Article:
Is Abortion A Constitutional Right?

Essay by PaperNerd ContributorCollege, Undergraduate May 2001

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The legalization of abortion has always been a controversial issue. There are many different views concerning both the ethical acceptability as well as the political aspects of abortion. While advocates for abortion believe a woman's decision to terminate her pregnancy is accounted for in her right to privacy, opponents believe the act of depriving the unborn fetus of life violates its right to equal protection under the law. Therefore, should a democracy pass a constitutional amendment, which is imposable by justices, that proclaims abortion to be a constitutional right? Within a democracy, all people are governed by general laws""rules that apply to everybody""and all people are (ideally) recognized as equal. A government based on laws is the best way of protecting personal rights because when the law is applied to everybody, they all, then, have the same incentive to know the limit to their rights. Even though democracy seems to require equality under the law, all laws make distinctions.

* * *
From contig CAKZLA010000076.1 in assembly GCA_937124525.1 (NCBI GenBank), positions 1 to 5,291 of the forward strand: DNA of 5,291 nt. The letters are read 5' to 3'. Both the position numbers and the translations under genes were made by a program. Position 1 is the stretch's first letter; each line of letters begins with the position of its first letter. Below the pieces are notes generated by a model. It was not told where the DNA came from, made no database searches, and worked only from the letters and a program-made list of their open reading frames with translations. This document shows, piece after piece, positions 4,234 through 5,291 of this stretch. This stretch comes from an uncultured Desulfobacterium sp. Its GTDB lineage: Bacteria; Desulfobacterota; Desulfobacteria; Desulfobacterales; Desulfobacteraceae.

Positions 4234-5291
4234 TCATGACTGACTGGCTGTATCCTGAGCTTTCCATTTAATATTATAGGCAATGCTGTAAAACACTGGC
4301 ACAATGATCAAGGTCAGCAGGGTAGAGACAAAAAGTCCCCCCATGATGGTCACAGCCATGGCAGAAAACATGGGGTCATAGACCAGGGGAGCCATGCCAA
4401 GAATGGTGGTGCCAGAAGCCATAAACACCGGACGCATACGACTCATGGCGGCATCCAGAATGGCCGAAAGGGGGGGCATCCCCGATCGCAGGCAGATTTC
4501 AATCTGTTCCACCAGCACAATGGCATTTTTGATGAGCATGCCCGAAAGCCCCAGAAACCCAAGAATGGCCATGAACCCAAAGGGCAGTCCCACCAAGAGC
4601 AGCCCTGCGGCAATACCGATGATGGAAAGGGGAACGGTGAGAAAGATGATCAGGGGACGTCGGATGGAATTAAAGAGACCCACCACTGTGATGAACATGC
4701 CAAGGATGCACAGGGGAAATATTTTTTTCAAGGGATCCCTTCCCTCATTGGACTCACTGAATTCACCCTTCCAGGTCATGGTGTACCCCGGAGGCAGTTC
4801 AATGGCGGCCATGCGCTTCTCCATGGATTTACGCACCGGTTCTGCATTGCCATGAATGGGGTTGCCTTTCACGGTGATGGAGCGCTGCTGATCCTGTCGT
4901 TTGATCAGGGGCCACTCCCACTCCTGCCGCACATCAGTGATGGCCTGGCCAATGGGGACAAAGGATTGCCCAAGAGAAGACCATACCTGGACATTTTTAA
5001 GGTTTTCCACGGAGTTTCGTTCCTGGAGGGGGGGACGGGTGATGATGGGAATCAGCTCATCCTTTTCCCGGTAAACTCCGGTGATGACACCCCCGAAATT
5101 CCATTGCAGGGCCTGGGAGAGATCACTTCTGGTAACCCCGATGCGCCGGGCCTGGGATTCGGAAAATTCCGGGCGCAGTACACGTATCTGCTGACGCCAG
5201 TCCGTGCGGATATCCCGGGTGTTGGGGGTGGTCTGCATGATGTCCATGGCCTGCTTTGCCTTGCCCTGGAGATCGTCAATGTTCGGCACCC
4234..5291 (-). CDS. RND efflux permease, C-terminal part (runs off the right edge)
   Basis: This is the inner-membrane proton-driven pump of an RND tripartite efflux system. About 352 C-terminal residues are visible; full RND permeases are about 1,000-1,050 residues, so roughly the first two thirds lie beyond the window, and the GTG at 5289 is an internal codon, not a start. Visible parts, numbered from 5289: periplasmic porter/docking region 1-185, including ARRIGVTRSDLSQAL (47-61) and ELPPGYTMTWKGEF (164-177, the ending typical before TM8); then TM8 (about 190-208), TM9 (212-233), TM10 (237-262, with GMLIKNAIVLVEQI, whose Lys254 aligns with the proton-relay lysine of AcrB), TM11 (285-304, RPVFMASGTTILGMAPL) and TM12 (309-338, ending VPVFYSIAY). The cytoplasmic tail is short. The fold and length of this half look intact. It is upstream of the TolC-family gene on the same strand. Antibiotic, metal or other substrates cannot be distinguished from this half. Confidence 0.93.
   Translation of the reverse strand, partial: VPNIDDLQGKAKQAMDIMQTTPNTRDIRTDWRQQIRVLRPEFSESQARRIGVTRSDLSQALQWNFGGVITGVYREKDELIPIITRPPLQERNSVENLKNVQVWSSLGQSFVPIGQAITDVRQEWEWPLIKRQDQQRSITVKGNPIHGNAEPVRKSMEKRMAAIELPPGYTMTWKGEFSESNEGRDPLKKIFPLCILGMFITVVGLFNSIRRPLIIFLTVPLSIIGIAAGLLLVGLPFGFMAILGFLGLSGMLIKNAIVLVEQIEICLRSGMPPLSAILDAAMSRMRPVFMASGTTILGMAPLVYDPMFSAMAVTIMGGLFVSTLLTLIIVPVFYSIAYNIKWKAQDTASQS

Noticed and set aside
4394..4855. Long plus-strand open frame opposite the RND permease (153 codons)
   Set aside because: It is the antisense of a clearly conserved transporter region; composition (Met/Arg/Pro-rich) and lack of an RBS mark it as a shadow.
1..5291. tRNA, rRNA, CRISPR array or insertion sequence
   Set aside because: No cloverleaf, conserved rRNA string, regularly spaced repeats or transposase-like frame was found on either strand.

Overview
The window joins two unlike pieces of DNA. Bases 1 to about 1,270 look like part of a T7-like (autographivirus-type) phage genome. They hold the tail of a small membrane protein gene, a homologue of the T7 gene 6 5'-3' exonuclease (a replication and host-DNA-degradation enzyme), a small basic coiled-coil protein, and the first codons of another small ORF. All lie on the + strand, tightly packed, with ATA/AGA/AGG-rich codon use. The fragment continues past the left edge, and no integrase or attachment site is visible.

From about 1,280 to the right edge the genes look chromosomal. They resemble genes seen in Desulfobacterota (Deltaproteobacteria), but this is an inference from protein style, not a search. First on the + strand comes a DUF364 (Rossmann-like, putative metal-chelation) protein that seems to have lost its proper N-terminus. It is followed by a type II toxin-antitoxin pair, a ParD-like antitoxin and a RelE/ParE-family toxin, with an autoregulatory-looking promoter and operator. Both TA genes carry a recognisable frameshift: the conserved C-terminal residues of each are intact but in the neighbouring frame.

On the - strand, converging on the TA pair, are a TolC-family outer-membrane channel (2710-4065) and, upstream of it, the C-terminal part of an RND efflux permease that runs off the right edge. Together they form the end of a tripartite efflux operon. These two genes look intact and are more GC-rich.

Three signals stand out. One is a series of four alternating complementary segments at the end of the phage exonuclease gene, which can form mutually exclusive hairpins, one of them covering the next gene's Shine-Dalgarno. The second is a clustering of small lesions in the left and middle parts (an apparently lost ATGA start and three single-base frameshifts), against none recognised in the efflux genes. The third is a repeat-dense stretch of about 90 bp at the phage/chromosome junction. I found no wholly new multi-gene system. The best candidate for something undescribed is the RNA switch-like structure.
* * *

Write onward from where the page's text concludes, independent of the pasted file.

Abortion laws, for example, are not equal to all individuals because: (1) they affect the lives of women more than men, and (2) the unborn fetuses' have no fundamental rights. It is therefore necessary to ask how can equality be defined, how equality pertains to democracy, and who ultimately determines which laws should be applied equally to the population. One could superficially define equality as the condition of "having identical privileges, rights, [and] status,"� which obviously has a normative aura, and is therefore incomplete. Consequently, it is necessary to understand how equality pertains to government.

One core characteristic of political and legal equality is that "during a process of collective decision-making, the interests of every person who is subject to the decision must (within the limits of feasibility) be accurately interpreted and made known,"� which Robert Dahl considers a primary factor...